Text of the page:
In the shops

Our pick of the best books, apps, soft­ware and ac­ces­sories for as­tron­omy and space fans

All About Space - - Contents -

“What we found to be an in­cred­i­bly use­ful fea­ture was the star pat­terns that are etched into the ret­i­cle”

Soft­ware Uni­verse Sand­box 2

Cost: £18.99 ($24.49) From: Steam Play

A space sim­u­la­tor that can be down­loaded to your com­puter, Uni­verse Sand­box 2 is ideal for those who are keen to mix their love of gam­ing and the uni­verse. Un­like many games on the mar­ket, how­ever, Uni­verse Sand­box doesn’t have a mis­sion, but you can have fun cre­at­ing uni­verses, play­ing with ex­ist­ing ones and the ob­jects within them.

On the whole, the developers have im­pres­sively en­sured that all the com­po­nents (ex­clud­ing the teapots) within this vir­tual cos­mos – in­clud­ing plan­ets, comets and stars – act as they should when obey­ing the laws of physics. If the user al­ters the sys­tems in any way, chaos un­folds, re­veal­ing how the So­lar Sys­tem and even our galaxy could be af­fected if the bal­ance of the uni­verse is up­set even slightly. In gen­eral, the premise of the game is sim­ple – put var­i­ous rocks in space, set var­i­ous phys­i­cal prop­er­ties in­clud­ing ve­loc­ity, mass and den­sity, then watch them get to work. What­ever you de­cide to do – whether its mak­ing the Earth the same size as the Sun, throw­ing Mer­cury past the or­bits of Uranus and Nep­tune or ac­ci­den­tally blow­ing up Jupiter and watch­ing it form a sec­ond as­ter­oid belt, Uni­verse Sand­box 2 is cer­tainly worth hav­ing a play with, given its mod­est price tag.

App SkEye Pro

Cost: £4.73 (ap­prox. $6.10) From: Google Play

An ad­vanced plan­e­tar­ium for the astronomer, whether you’re a begin­ner or have been tour­ing the night sky for years, SkEye is the per­fect com­pan­ion for nav­i­gat­ing the night sky. What’s more this app – which can be down­loaded to any An­droid de­vice – is unique in the sense that you can strap it to a tele­scope or a pair of binoc­u­lars, al­low­ing you to tour the night sky with the app and your in­stru­ment combined. A ‘sim­pler’ ver­sion of SkEye is also avail­able as a free app for An­droid and Kin­dle Fire HD users.

SkEye’s in­ter­face is smooth, as is its abil­ity to track ob­jects in the night sky. It is also quick at find­ing our favourite tar­gets and, in com­par­i­son to other free apps, SkEye is very good at geo-align­ing with ac­cu­racy and ease – some­thing that be­gin­ners to as­tron­omy will be ex­tremely grate­ful for.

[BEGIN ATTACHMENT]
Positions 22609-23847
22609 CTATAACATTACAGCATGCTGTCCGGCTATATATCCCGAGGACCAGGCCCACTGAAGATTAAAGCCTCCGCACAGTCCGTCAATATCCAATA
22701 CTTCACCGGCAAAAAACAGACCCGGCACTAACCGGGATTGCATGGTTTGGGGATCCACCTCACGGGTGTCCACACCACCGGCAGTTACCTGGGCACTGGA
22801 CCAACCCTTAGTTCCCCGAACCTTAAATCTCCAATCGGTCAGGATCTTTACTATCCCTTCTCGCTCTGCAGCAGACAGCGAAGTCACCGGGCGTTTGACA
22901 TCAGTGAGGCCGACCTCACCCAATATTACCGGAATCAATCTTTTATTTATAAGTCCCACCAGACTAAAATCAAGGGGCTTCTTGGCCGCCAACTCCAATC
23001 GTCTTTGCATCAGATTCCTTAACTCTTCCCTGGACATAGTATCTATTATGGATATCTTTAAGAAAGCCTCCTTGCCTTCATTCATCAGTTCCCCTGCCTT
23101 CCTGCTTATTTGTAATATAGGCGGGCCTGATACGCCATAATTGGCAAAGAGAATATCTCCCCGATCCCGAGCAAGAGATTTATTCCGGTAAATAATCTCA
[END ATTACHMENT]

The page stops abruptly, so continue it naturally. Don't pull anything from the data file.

In an at­tempt to cater for a wide au­di­ence though, it has its draw­backs. Many of the Messier ob­jects (gal­ax­ies, star clus­ters and neb­u­lae) we found didn’t have a great deal of in­for­ma­tion about them built into the app, some­thing that may put off some users. If this doesn’t bother you, SkEye cer­tainly holds its own when nav­i­gat­ing the night sky.

Book Rocket Men: The Dar­ing Odyssey of Apollo 8

Cost: £18.99 ($24.49) From: Scribe Pub­li­ca­tions

Re­leased 50 years af­ter man first or­bited the Moon, Rocket Men tells the in­side story of Apollo 8, when the Apollo pro­gram was on shaky foot­ing. This book, writ­ten by Robert Kur­son, un­cov­ers Pres­i­dent Kennedy’s end-of-the-decade dead­line where his plans to put man on the Moon were in jeop­ardy and the Sovi­ets were threat­en­ing to pull ahead in the Space Race. With time run­ning out, NASA had four short months to pre­pare for one of the great­est mis­sions in his­tory.

Rocket Men fo­cuses on the three heroic as­tro­nauts – Frank F. Bor­man, James A. “Jim” Lovell, Jr and Wil­liam A. An­ders – and their fam­i­lies, re­veal­ing the epic dan­ger and brav­ery it took for hu­man­ity to leave the Earth for the very first time. Beau­ti­fully writ­ten with a vivid and grip­ping nar­ra­tive, Kur­son keeps the story sim­ple yet ex­plains the sig­nif­i­cance of the event in such a way that those with a pass­ing in­ter­est in space ex­plo­ration will be un­able to put it down. Not dry in even the slight­est, it’s a non-fic­tion book like no other.

Ac­ces­sories Ce­le­stron CG-4 Po­lar Axis Finder

Cost: £39 (ap­prox. $50.29) From: David Hinds Ltd

The aim of the Ce­le­stron CG-4 Po­lar Axis Finder is to aid you in set­ting up your equa­to­rial mount rapidly and ef­fec­tively – it fea­tures a fo­cus con­trol, pro­tected screws and an 18mm aper­ture. In­stalling the ac­ces­sory into the po­lar finder port of our tele­scope, lo­cated at the rear of the mount, was a breeze. Fo­cus­ing the eyepiece was sim­ple, and we were treated to clear and crisp views of the night sky.

What we found to be an in­cred­i­bly use­ful fea­ture was the star pat­terns that are etched into the ret­i­cle.

We’re in the North­ern Hemi­sphere, so used the Big Dip­per as­ter­ism as well as the fa­mil­iar ‘W’ of Cas­siopeia to guide us. The Big Dip­per was more use to us dur­ing the sum­mer and the spring, while Cas­siopeia will serve ob­servers best in the au­tumn and win­ter. If you’re a South­ern Hemi­sphere ob­server then the four stars of the con­stel­la­tion Oc­tans is etched into the ret­i­cle.

Qual­ity is ex­cel­lent, as ex­pected for a Ce­le­stron prod­uct, and plac­ing North Star Po­laris into the crosshairs af­ter ad­just­ing our azimuth and al­ti­tude con­trols was a breeze – now that we’ve used it, we re­ally couldn’t live with­out it.

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